Radiation Protection Dosimetry 05/2015; DOI:10.1093/rpd/ncv246 · 0.91 Impact Factor
  • M Tanaka · T Uda
    [Show abstract] [Hide abstract]
    ABSTRACT: Atmospheric tritium concentrations of HTO, HT and CH3T have been measured at Toki, Japan, for the environmental impact assessment of tritium for a fusion test facility. According to the data from 2004 to 2012, the concentrations of HT and HTO in water vapour tend to increase in spring. The seasonal variation in HT concentration at Toki was compared with the H2 concentration between 1990 and 2005 at Tae-ahn Peninsula, Republic of Korea, which is at approximately the same latitude as Toki. The monthly average of HT-specific activity varied from 1.24 × 10(5) to 1.76 × 10(5) TU. The peak of the monthly average H2 concentration did not match that of HT. This indicates that the mechanism of the production or the source of HT might be different from the production mechanism of H2. © The Author 2015. Published by Oxford University Press. All rights reserved. For Permissions, please email: journals.permissions@oup.com.
    Radiation Protection Dosimetry 05/2015; DOI:10.1093/rpd/ncv241 · 0.91 Impact Factor
  • Source
    [Show abstract] [Hide abstract]
    ABSTRACT: We report the late-time evolution of Type IIb Supernova (SN IIb) 2013df. SN 2013df showed a dramatic change in its spectral features at ~1 year after the explosion. Early on it showed typical characteristics shared by SNe IIb/Ib/Ic dominated by metal emission lines, while later on it was dominated by broad and flat-topped Halpha and He I emissions. The late-time spectra are strikingly similar to SN IIb 1993J, which is the only previous example clearly showing the same transition. This late-time evolution is fully explained by a change in the energy input from the 56Co decay to the interaction between the SN ejecta and dense circumstellar matter (CSM). The mass loss rate is derived to be (~5.4 +- 3.2) x 10^{-5} Msun/yr (for the wind velocity of ~20 km/s, similar to SN 1993J but larger than SN IIb 2011dh by an order of magnitude. The striking similarity between SNe 2013df and 1993J in the (candidate) progenitors and the CSM environments, and the contrast in these natures to SN 2011dh, infer that there is a link between the natures of the progenitor and the mass loss: SNe IIb with a more extended progenitor have experienced a much stronger mass loss in the final centuries toward the explosion. It might indicate that SNe IIb from a more extended progenitor are the explosions during a strong binary interaction phase, while those from a less extended progenitor have a delay between the strong binary interaction and the explosion.
    The Astrophysical Journal 04/2015; 807(1). DOI:10.1088/0004-637X/807/1/35 · 5.99 Impact Factor
  • [Show abstract] [Hide abstract]
    ABSTRACT: Simultaneous pancreas-kidney transplantation (SPK) is a definitive treatment for type 1 diabetics with end-stage renal disease (ESRD). Because of the shortage of deceased donors in Japan, the mortality rate during the waiting period is high. We evaluated mortality risk in patients with type 1 diabetes waiting for SPK, and the benefit of living-donor kidney transplantation (LDK) preceding pancreas transplantation, which may reduce mortality in patients awaiting SPK. This retrospective study included 71 patients with type 1 diabetes. Twenty-six patients underwent SPK, 15 underwent LDK, and 30 were waiting for SPK. Their cumulative patient and graft survival rates were retrospectively evaluated. Risk factors contributing to mortality in patients with type 1 diabetes awaiting SPK were evaluated with the use of a Cox proportional hazards model. The 5-year cumulative patient survival rates in the SPK and LDK groups were 100% and 93.3%, respectively (P = .19), and 5-year kidney graft survival rates were 95.7% and 100% (P = .46), respectively. The cumulative survival rate in patients awaiting SPK was 77.7% at 5 years after registration. Duration of dialysis was the only factor significantly associated with patient and graft survivals according to both univariate and multivariate analyses. Patient and graft survival rates were similar in the SPK and LDK groups, but the survival rate of patients awaiting SPK decreased over time. Duration of dialysis was an independent risk factor for patient and graft survival. LDK preceding pancreas transplantation may be an effective therapeutic option for patients with type 1 diabetes and ESRD. Copyright © 2015 Elsevier Inc. All rights reserved.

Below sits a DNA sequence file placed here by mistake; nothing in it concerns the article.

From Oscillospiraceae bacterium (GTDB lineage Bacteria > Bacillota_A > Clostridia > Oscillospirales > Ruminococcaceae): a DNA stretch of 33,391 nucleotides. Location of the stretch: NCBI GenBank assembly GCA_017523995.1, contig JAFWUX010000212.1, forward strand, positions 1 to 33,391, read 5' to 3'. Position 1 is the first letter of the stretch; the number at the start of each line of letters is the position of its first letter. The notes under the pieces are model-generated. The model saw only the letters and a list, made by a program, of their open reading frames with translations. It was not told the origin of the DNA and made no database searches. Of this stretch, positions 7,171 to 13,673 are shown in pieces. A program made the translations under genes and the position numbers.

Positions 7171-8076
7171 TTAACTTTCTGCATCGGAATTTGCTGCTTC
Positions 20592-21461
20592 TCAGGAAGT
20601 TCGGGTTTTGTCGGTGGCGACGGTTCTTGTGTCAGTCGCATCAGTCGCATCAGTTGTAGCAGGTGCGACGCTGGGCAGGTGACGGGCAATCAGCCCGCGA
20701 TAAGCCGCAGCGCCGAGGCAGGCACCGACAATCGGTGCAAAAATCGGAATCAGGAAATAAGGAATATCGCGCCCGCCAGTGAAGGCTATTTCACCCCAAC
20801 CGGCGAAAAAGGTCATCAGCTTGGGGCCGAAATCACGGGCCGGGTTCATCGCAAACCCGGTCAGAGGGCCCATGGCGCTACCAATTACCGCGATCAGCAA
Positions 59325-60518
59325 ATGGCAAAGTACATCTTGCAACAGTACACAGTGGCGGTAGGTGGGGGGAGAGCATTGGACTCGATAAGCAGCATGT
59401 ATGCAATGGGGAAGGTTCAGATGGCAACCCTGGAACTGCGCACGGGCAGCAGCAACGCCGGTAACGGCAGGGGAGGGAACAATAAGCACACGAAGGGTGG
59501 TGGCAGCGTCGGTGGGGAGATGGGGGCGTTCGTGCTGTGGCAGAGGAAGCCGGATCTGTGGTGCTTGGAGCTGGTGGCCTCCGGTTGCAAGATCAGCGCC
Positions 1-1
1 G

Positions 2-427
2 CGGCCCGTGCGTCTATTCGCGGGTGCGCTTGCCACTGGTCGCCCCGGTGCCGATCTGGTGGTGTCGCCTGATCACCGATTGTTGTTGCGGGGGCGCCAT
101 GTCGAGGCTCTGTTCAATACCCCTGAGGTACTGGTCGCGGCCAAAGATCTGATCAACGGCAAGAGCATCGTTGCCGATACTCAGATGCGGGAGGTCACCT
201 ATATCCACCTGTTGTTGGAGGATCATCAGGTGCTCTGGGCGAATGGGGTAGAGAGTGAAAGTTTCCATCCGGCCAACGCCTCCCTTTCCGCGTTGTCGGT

Transplantation Proceedings 04/2015; 47(3):733-7. DOI:10.1016/j.transproceed.2014.12.048 · 0.98 Impact Factor
  • [Show abstract] [Hide abstract]
    ABSTRACT: Renal transplantation has been established as a treatment for end-stage renal disease (ESRD) due to diabetic nephropathy. However, few studies have focused on the outcome after renal transplantation in patients with ESRD and type 2 diabetic nephropathy. To investigate the effect of renal transplantation on ESRD with type 2 diabetic nephropathy, we retrospectively analyzed patients who received renal transplantation at our facility. This study aimed to compare the outcome of renal transplantation for type 2 diabetic nephropathy with that for nondiabetic nephropathy. We studied 290 adult patients, including 65 with type 2 diabetic nephropathy (DM group) and 225 with nondiabetic nephropathy (NDM group), who underwent living-donor renal transplantation at our facility from February 2008 to March 2013. We compared the 2 groups retrospectively. In the DM and NDM groups, the 5-year patient survival rates were 96.6% and 98.7%, and the 5-year graft survival rates were 96.8% and 98.0%, respectively, with no significant differences between the groups. There were no significant differences in the rates of surgical complications, rejection, and infection. The cumulative incidence of postoperative cardiovascular events was higher in the DM group than in the NDM group (8.5% vs 0.49% at 5 years; P = .002). Patient and graft survival rates after renal transplantation for type 2 diabetic nephropathy are not inferior to those for recipients without diabetic nephropathy. Considering the poor prognosis of patients with diabetic nephropathy on dialysis, renal transplantation can provide significant benefits for these patients. Copyright © 2015 Elsevier Inc. All rights reserved.